A woman has uncovered the story behind a ‘juicy’ love letter sent by a WW1 soldier to his sweetheart in the year 1917.
28-year-old Chelsey Brown is from New York City, US and regularly explores flea markets, antique shops and online marketplaces to find old documents.
Once found she then tries to reunite old documents with the family of the people who left them behind.
Her most recent discovery was a love letter from a man called William to a woman called Lily. In it, William talks at length about his love for Lily. Chelsey was absorbed by the beautiful handwriting and carried out intense research to find out if they ended up together.
She was delighted to find census records showing they got married and had a family. She has since reached out to their descendants, but is yet to hear back.
‘I felt like I was in a movie reading this letter! I couldn’t believe it was real,’ Chelsey says. ‘These happy-ending stories are what I strive to find and share with the world to show that no matter how dark and evil this world gets, it’s worth fighting for that bit of light and kindness.’
Chelsey first got the letter from a vendor in Texas who she has worked with previously.
First, she was attracted to how it looked but soon got caught up in the history.
‘What instantly drew me to this item was the penmanship,’ she explains. ‘I’lI have never seen anything like it before.
‘These two people were obviously very in love with each other and missed each other greatly. It was also a bit saucy for the time which is something I always love when I pick up letters like this.
‘The two big questions I had were, “Did he survive WWI?’ and ‘Did they end up together?”
‘Unfortunately, there are times where I find love letters and the sweethearts never end up together. This happens more often than not.’
Writing to his ‘dearest Lilian,’ William tells his sweetheart how much he misses her, but there does seem to be a little tension as he has not heard back from her.
‘I would give anything just to be in that dear old Southland today for I know it is a dear country, for in it dwells roses of which I have selected for you,’ he wrote.
‘The fairest of all my heart aches with our following joy and pleasure when I think of being with you again, but alas fate surely must be against me still there couldn’t be anything like trying.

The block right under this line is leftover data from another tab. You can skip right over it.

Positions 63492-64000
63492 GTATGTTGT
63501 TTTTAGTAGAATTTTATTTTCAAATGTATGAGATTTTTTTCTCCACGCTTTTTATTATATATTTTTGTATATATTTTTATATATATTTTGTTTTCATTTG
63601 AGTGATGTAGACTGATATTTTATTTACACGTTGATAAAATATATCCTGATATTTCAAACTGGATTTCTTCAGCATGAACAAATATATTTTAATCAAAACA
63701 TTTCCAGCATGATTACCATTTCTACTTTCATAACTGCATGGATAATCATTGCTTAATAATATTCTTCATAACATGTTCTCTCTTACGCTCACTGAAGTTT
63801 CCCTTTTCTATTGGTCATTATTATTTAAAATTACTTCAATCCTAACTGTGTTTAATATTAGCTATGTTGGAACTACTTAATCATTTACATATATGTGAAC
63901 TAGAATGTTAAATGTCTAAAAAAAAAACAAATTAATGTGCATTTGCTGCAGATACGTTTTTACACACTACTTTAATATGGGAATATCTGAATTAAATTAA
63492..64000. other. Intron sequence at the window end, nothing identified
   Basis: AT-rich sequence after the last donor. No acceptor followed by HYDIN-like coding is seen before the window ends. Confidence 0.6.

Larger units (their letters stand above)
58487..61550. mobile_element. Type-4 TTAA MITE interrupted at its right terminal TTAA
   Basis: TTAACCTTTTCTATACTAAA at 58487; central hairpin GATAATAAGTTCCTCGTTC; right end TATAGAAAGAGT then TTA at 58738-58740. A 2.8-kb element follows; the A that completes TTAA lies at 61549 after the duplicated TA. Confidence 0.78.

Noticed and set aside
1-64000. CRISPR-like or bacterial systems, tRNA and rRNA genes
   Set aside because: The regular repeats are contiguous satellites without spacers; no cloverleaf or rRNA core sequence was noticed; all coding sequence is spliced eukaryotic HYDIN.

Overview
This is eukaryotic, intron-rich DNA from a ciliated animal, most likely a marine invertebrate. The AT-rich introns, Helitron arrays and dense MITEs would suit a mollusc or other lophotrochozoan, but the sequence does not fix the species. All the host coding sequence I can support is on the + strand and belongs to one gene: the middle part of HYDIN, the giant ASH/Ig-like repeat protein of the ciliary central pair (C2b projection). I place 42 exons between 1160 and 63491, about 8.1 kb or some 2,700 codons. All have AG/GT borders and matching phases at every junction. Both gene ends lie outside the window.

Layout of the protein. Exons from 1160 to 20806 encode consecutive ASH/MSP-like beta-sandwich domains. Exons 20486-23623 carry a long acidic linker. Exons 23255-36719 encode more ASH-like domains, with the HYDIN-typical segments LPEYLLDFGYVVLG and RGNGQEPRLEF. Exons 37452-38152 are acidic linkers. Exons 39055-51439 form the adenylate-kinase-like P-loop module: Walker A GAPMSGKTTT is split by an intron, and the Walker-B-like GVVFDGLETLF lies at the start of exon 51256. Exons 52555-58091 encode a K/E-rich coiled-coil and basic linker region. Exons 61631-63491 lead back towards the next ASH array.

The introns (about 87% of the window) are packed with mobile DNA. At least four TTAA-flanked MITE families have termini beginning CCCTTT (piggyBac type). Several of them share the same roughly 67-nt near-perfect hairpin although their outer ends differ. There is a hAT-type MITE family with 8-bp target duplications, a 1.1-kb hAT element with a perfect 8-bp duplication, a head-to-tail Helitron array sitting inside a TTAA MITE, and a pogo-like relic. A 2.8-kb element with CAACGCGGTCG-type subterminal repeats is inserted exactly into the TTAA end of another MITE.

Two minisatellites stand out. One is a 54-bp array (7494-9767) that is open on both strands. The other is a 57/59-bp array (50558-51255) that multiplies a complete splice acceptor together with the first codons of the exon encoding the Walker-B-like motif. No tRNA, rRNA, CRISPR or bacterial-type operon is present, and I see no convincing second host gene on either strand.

‘You should be here for a while just to see some of these people. Sometimes they are sure strange, especially when they go out to the movies.
‘What’s the matter with that mailman doesn’t he deliver my mail Lily and it certainly couldn’t be that I didn’t write for I’ve written every week and then some. I think you’re just trying me now ain’t you.’
William finishes the letter by telling her he hopes to be back with her soon. He also encourages her to write back to him.
In the letter, he continued: ‘I am liable to come home anytime now but I suppose I will remain until someone asks me to come, which might not ever come.
‘Lillian how’s everybody at home? Are you still enjoying the school, I suppose you have already learned to love your teacher.
‘G I feel tough I’m supposed to be working today. Now be a sweet girl and answer real soon for I’m crazy to hear from you.
‘Will now bid you ado with the very best of love from one who really cares from you, yours, most devotedly William.
‘Lily and I have something to tell you when I see you, will you please make mention if I forget.’
After reading the letter, Chelsey quickly started working on finding out more about the couple.
In a video posted on her Instagram page, she showed records detailing how William was honourably discharged in 1918. She eventually found a census record from 1930 showing he married a Lilian and they were living with a sister-in-law with the surname Ford.
This matches the maiden name included in the letter.
The post received more than 3,500 likes, with viewers sharing their thoughts on the romantic tale.
One person wrote: ‘Oh my gosh look at that calligraphic writing, it’s absolutely beautiful and such a lost art.’
‘You are so amazing. The stories always warm our hearts and give us hope that penmanship is incredible. I wonder if he was an artist,’ said another.
Chelsey was overjoyed to find the couple did have a happy ending which is such a rarity in her line of work.
‘I know I only share the uplifting stories behind the heirlooms I’ve returned,’ she says.
‘But what people don’t realise is that I’ve handled hundreds of devastating first-hand accounts of letters and documentation from soldiers, refugees, and war victims.’
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